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Suppose the author of a document (say, a .iso file) has a way to share a .torrent file with you out-of-band that an adversary has no power to subvert—in other words, when the author creates the document and then makes a .torrent file for it, you are guaranteed (somehow) that you can get the true .torrent file and not a forgery. Maybe you got the .torrent via HTTPS, but you would get the .iso from a mirror over HTTP. This is crucial! If you download the .torrent file itself over HTTP, everything below about BitTorrent is moot.

If the adversary is trying to trick you into getting a malicious document, what's the difference between downloading the document via HTTP vs. downloading the document via BitTorrent using the .torrent file?

Here are some powers the adversary might have:

  1. The power to intercept traffic on your internet connection and replace it in transit.

    • With HTTP, the power to intercept your internet connection is enough for the adversary to fool you into accepting a malicious forgery. This is because HTTP does nothing whatsoever to verify authenticity of data received on the internet: it is like a particularly naive clerk who lets the guys in high-visibility vests into the secret control room because they said they had a job to do.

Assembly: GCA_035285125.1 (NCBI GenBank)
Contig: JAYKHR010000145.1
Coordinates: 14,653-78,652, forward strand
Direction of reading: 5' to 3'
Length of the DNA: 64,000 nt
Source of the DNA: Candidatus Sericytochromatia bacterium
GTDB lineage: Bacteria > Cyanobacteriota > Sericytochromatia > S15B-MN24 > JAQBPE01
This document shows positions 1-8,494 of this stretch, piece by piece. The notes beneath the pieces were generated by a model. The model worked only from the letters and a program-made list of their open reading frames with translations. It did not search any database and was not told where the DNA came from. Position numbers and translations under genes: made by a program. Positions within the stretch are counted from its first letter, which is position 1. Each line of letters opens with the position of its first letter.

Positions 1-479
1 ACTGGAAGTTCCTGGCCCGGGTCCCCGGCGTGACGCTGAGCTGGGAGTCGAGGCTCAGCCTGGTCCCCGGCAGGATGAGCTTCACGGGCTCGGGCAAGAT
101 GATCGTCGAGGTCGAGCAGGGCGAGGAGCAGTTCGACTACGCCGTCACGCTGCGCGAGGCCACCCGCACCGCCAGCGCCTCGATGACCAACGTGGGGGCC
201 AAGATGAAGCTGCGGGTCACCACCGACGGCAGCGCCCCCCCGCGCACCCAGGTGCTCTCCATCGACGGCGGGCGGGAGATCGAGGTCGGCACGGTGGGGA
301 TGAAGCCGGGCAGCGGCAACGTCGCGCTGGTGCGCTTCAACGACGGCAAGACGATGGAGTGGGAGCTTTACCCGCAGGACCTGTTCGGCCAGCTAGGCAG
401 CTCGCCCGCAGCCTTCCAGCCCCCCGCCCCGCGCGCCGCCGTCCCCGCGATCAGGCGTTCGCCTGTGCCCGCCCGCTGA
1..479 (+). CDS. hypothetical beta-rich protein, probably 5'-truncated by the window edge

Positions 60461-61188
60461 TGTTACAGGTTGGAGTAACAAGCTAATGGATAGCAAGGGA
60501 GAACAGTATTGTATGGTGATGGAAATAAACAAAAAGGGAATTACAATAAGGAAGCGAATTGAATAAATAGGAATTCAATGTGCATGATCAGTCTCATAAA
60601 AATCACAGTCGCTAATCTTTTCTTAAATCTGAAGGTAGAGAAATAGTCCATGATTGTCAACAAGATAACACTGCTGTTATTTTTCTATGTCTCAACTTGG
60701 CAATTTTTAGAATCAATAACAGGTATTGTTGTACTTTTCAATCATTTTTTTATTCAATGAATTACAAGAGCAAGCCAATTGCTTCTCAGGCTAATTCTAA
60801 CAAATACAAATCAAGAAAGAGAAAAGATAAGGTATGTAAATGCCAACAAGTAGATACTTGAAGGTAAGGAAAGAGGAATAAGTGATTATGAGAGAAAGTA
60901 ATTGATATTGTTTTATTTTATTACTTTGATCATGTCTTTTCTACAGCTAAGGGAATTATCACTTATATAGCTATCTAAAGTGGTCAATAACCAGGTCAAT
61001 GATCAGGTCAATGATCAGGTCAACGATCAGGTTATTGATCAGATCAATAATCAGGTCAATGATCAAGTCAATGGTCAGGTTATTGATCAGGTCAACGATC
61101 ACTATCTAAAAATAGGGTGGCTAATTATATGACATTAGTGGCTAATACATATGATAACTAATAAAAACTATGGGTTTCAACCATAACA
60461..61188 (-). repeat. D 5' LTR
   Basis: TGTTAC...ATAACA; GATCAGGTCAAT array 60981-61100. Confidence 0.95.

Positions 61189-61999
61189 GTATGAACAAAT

• With BitTorrent, the power to intercept your internet connection is not enough for the adversary to fool you into accepting a malicious forgery. This is because the .torrent file has a SHA-1 hash of each chunk of the real document, so without control over the real document, an adversary has no hope of finding a malicious replacement that matches the SHA-1 hash in the .torrent file. (This is what cryptographers mean when they say SHA-1 is ‘preimage-resistant’, or, more specifically here, ‘second-preimage-resistant’.)

  2. The power to run a mirror or BitTorrent node.

    Mirrors may be run by many different parties and may not be scrutinized as closely as the main site—and anyone can run a BitTorrent node. This doesn't require any network interception.

    • With HTTP, the power to run a mirror is enough for the adversary to fool you into accepting a malicious forgery. They just serve you the forgery when you ask for it, and you have no way a priori to distinguish the forgery from the real document.